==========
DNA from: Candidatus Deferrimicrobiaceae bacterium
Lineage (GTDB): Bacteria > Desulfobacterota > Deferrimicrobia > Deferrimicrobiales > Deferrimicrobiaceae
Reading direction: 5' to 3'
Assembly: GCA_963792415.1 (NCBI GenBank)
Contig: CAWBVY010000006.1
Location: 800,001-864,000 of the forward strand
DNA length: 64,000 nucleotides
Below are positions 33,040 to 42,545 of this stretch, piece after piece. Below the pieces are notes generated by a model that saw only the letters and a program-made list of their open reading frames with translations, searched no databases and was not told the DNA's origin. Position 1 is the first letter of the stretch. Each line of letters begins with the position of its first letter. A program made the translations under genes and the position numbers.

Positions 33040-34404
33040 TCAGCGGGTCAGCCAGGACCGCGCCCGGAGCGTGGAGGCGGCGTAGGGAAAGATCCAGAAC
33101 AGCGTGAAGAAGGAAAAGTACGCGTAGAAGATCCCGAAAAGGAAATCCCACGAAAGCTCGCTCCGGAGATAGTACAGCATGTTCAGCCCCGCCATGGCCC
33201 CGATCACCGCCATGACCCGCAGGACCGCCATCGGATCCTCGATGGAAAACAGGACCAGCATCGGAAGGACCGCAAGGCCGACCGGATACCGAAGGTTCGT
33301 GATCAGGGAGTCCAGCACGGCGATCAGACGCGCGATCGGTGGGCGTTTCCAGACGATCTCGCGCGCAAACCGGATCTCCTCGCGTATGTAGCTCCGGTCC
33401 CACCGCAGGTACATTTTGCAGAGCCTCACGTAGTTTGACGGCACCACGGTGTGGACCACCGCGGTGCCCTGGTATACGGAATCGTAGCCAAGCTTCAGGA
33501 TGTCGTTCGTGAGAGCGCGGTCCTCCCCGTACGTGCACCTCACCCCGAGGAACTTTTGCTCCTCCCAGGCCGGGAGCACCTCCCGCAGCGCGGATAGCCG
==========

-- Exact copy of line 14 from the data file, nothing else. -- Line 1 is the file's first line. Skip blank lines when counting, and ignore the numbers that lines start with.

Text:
33401 CACCGCAGGTACATTTTGCAGAGCCTCACGTAGTTTGACGGCACCACGGTGTGGACCACCGCGGTGCCCTGGTATACGGAATCGTAGCCAAGCTTCAGGA